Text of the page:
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Idea that EM radiation propagates through space in straight lines

  1. Jun 27, 2008 #1
    OK so I'm familiar with the idea that EM radiation propagates through space in straight lines at a uniform speed, that of light.

    The idea that light moves in waves, that each wavelength carries a uniform energy and that the wavelength differs yet because the same speed is maintained each burst of radiation will carry differing amounts of energy per unit time.

    I know that the size of the wavelengths is supported by other evidence like the resolving power of electron microscopes.

    What I dont understand is why light moves this way. Why a wave? Doesn't that defy the idea that it ought to be moving in a straight line? Can anyone help me to understand this?
     
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  3. Jun 27, 2008 #2

    ZapperZ

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    Re: Light

    If you have a problem with thinking of how "waves" can move in a straight line, look at plane waves in water (example would be the waves reaching the beaches in an ocean). You'll see the wavefronts parallel to each other, and they move in a single direction, i.e. a straight line.

    Not only that, if you write down the wave equation for plane waves, the wave vector tells you the same thing. So having wave property and moving in a straight line are not contradictory.

    Zz.
     
  4. Jun 27, 2008 #3

    Andy Resnick

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    Re: Light

    Arnan,

    You need to re-examine your assumptions. EM radiation does not propagate "through space in straight lines at a uniform speed, that of light". Simple counterexample- a radio antenna, the radiation pattern emerging therefrom, and the radiation pattern in the far-field.

    In addition, the sentence "I know that the size of the wavelengths is supported by other evidence like the resolving power of electron microscopes." makes me wonder where you are getting your information.
     
  5. Jun 28, 2008 #4
    Re: Light

    In answer the resolving power of the electron microscope is limited by the wavelength of an electron, however many nanometers, that in itself seems a bit odd to me considering that the electron is a sub atomic particle as far as I know and not EM radiation. Why atomic breakdown resulting in the shedding of a particle should be characterized as a wave is unknown to me.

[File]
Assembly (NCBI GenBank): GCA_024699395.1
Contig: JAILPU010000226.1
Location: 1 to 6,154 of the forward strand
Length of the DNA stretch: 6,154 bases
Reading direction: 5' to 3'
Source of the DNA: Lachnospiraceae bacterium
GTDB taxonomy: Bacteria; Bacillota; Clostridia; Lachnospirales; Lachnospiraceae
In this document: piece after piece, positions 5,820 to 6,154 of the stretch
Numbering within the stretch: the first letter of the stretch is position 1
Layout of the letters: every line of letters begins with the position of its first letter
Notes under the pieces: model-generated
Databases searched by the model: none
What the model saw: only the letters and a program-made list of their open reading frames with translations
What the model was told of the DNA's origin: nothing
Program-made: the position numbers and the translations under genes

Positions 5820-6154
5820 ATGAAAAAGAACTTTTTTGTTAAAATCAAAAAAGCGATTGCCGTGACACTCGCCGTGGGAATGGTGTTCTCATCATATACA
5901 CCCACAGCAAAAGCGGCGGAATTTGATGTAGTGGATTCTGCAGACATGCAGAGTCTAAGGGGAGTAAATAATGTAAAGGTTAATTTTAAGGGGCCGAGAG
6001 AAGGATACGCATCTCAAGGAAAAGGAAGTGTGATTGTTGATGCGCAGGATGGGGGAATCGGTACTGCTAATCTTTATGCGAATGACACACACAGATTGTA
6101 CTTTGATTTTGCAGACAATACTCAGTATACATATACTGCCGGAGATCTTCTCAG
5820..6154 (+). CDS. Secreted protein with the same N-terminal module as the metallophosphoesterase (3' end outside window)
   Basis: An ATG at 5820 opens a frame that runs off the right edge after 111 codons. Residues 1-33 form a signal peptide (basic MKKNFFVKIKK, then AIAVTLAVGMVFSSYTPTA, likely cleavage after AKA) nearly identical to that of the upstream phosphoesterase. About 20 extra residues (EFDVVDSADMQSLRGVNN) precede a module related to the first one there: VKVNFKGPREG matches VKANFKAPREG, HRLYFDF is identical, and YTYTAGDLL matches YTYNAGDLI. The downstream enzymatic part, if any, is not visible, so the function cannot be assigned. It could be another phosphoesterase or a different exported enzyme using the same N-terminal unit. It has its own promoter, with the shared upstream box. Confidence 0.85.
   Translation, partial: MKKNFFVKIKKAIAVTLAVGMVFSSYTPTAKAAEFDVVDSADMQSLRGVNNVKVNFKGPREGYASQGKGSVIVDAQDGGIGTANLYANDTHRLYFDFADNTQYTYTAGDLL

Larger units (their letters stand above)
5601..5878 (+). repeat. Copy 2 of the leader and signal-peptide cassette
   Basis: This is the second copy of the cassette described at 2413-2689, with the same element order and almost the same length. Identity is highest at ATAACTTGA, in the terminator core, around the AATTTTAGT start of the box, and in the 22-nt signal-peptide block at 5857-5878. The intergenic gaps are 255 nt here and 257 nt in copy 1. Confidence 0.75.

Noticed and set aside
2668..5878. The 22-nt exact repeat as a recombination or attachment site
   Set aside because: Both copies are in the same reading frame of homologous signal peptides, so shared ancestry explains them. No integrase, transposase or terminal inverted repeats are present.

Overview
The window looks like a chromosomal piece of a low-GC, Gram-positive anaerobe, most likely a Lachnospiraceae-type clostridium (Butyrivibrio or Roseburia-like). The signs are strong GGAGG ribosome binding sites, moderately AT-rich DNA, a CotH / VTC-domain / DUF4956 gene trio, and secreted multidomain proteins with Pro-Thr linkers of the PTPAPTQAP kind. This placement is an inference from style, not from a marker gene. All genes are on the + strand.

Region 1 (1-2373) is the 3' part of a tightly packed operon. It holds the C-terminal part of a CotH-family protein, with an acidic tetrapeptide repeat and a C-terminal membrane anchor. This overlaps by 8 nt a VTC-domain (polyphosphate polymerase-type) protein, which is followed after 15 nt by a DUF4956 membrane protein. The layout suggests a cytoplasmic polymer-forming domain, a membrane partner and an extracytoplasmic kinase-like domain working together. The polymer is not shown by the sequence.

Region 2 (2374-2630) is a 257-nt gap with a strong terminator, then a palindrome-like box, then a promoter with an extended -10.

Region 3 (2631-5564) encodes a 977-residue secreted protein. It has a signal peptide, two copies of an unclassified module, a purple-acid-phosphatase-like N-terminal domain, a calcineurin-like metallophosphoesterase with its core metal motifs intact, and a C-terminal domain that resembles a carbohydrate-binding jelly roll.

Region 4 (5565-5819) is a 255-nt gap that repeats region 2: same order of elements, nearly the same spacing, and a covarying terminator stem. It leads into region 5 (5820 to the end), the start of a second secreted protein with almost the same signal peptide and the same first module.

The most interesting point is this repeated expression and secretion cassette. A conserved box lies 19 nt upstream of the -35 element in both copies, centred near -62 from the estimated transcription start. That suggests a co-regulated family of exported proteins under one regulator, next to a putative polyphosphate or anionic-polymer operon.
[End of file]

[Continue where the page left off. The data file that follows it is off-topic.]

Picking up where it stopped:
The idea of a wavefront is not particularly helpful to me either because it implies that the wavefront has an area. When radiation is emitted it may be shed in all directions but I did not imagine that to be spherical pulses centered on the radioactive object. Rather I imagined a huge number of rays being shed in all directions, point to point.

    When atoms emit light in specific quanta commensurate with the change in energy of its electronic particles is this a ray with a vector, albeit a ray comprised of a wave, or is it something else.

    My problem is one of visualization. If you were able to zoom in on a ray of light would you see light weaving back and forth while maintaining an average straight line or not?
     
  6. Jun 28, 2008 #5

    ZapperZ

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    Re: Light

    You are trying to mix classical E&M with quantum mechanics. If you don't know either one very well, this is a lethal combination that will get you going around in circles, which is what you are doing now.

    The "wavefunction" for free electrons can be easily derived if you know how to write down the Schrodinger equation for it. In fact, this is the first thing we teach students in an intro QM class. It has nothing to do with "atomic breakdown", because it doesn't care where the electrons come from - and for your information, the electrons in a scanning electron microscope typically come from thermionic emission process from something like a tungsten.

    When such free electrons are moving, quantum mechanically, the description of such a system are described via plane wave states. The problem now is that you are mixing your idea of classical waves with the quantum mechanical description. Plane waves aren't defined by "area". That has never been a requirement - look at the mathematics describing it, if you don't believe me. What it DOES define is a direction "k", which is the wave vector. The result often indicates a "dispersionless" wave. A laser is a typical example of a plane-wave source (it is also a coherent source). Do you see the light going in all directions?

    Zz.
     
  7. Jun 28, 2008 #6
    Re: Light

    OH DEAR! i truly respect what a fine thing you have asked,but according to my little knowledge of physics, i would like to give an example for that